GOP letter to Tehran backfires

645X363 - Defense Policy Player

A letter from Senate Republicans to Iran’s leadership has divided the GOP and forced it to play defense, endangering the party’s chances of passing a new round of sanctions that would kill President Obama’s nuclear talks with Tehran.

The talks have long divided Democrats, and just last month it appeared nearly certain that Republicans would have enough votes in the Senate to override a presidential veto of new sanctions.

ADVERTISEMENT

That has quickly changed, and the outrage over the letter from 47 Republicans to Tehran is threatening to scuttle Senate Majority Leader Mitch McConnellAddison (Mitch) Mitchell McConnellEXCLUSIVE: Trump on reparations: 'I don't see it happening' Overnight Health Care — Sponsored by Campaign for Tobacco-Free Kids — Trump issues order to bring transparency to health care prices | Fight over billions in ObamaCare payments heads to Supreme Court Hillicon Valley: Senate bill would force companies to disclose value of user data | Waters to hold hearing on Facebook cryptocurrency | GOP divided on election security bills | US tracking Russian, Iranian social media campaigns MORE’s (R-Ky.) hopes of winning Senate approval of two bills that would hem in Obama’s talks with Iran.

The White House on Tuesday seized on the letter for a second day, lashing out at the Republicans who sent it and calling it a “reckless” and “misguided” stunt.

The New York Daily News used the headline “Traitors” with pictures of McConnell, possible GOP presidential candidates Sens. Ted CruzRafael (Ted) Edward Cruz Hickenlooper, Bennet bring deep ties to 2020 debate stage 2020 Democrat Bennet releases comprehensive government reform plan GOP frets about Trump's poll numbers MORE (Texas) and Rand PaulRandal (Rand) Howard PaulWe're all on the tarmac, waiting for an Iran policy This week: Congress set for clash on Trump's border request Washington braces for Trump's next move on Iran MORE (Ky.), and freshman Sen. Tom CottonThomas (Tom) Bryant CottonUS officials express optimism negotiations with Iran possible Cotton: 'Healthy skepticism warranted' when dealing with Democrats on immigration Cotton: I hope Trump's statement 'got through' to Iran's leaders MORE (R-Ark.), who spearheaded the letter.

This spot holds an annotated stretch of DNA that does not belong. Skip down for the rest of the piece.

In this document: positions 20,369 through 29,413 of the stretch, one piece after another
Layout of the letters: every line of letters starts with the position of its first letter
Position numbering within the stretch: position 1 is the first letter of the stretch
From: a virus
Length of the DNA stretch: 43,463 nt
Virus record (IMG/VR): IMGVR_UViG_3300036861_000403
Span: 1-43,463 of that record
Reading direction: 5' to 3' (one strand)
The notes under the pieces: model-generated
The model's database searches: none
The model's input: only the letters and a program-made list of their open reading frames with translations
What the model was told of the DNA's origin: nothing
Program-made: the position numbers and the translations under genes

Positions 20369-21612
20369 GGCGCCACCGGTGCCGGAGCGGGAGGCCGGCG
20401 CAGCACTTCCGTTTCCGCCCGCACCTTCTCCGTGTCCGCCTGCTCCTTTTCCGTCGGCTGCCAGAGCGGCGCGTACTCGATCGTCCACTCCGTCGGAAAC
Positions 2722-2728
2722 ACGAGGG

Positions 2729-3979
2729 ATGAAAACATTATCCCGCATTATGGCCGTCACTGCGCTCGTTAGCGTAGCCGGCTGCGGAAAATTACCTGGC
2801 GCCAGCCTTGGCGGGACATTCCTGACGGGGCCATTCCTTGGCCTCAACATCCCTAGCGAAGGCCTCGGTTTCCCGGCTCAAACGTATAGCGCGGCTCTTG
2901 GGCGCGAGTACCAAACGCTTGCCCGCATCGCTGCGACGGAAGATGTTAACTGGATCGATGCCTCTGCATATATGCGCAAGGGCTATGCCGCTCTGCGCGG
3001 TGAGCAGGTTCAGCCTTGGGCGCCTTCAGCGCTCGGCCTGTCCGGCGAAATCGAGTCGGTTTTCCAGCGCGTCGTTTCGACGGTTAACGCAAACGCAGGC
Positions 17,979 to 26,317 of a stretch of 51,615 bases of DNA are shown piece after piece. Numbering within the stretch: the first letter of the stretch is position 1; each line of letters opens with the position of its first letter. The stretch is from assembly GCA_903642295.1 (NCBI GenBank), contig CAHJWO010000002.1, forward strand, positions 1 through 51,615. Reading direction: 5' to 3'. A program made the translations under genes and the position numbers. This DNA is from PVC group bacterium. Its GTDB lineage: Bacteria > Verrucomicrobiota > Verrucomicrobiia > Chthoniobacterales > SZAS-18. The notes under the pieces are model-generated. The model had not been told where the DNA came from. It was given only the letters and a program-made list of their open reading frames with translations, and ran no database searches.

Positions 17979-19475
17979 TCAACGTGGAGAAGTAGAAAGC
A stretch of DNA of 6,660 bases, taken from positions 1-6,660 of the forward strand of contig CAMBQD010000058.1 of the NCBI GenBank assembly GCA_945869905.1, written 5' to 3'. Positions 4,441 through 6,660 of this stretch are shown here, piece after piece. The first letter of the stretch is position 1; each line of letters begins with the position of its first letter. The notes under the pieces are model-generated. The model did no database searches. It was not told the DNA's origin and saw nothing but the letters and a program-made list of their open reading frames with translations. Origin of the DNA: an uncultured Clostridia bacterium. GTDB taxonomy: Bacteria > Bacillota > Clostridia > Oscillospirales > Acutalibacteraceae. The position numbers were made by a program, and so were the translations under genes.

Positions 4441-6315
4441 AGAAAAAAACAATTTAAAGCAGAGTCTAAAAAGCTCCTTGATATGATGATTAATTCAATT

The conservative Wall Street Journal’s editorial board also ripped the letter, calling it a “distraction” that let Obama change the subject.

GOP infighting over the letter — seven Republican senators did not sign it — burst into the open, with several Republicans criticizing their colleagues.

“It did not seem to me to be appropriate for us to be writing the ayatollah at this critical time during the negotiations, and frankly, I doubt very much that the ayatollah would be moved by an explanation of our constitutional system,” Sen. Susan CollinsSusan Margaret CollinsThe Hill's Morning Report - In exclusive interview, Trump talks Biden, Iran, SCOTUS and reparations Hillicon Valley: Senate bill would force companies to disclose value of user data | Waters to hold hearing on Facebook cryptocurrency | GOP divided on election security bills | US tracking Russian, Iranian social media campaigns Stephen King: 'It's time for Susan Collins to go' MORE (R-Maine) told a group of reporters on Tuesday.

Sen. Jeff FlakeJeffrey (Jeff) Lane FlakeJeff Flake becoming Harvard fellow Democrats needle GOP on standing up to Trump Amash gets standing ovation at first town hall after calling for Trump's impeachment MORE (R-Ariz.) said the letter isn’t “helpful” or “productive.”

“These are tough enough negotiations as it stands,” he said. “And introducing this kind of letter, I didn’t think would be helpful.”

Senate Foreign Relations Committee Chairman Bob CorkerRobert (Bob) Phillips CorkerPress: How 'Nervous Nancy' trumped Trump Amash gets standing ovation at first town hall after calling for Trump's impeachment Jeff Daniels blasts 'cowardice' of Senate Republicans against Trump MORE (R-Tenn.) said he did not think the letter “was something that would help get us to an outcome that we’re seeking.” He also said it would not have been constructive for him to sign it and expressed surprise that so many Republican senators did back it.  

“I just didn’t even realize until this weekend that it had the kind of momentum that it had,” he said.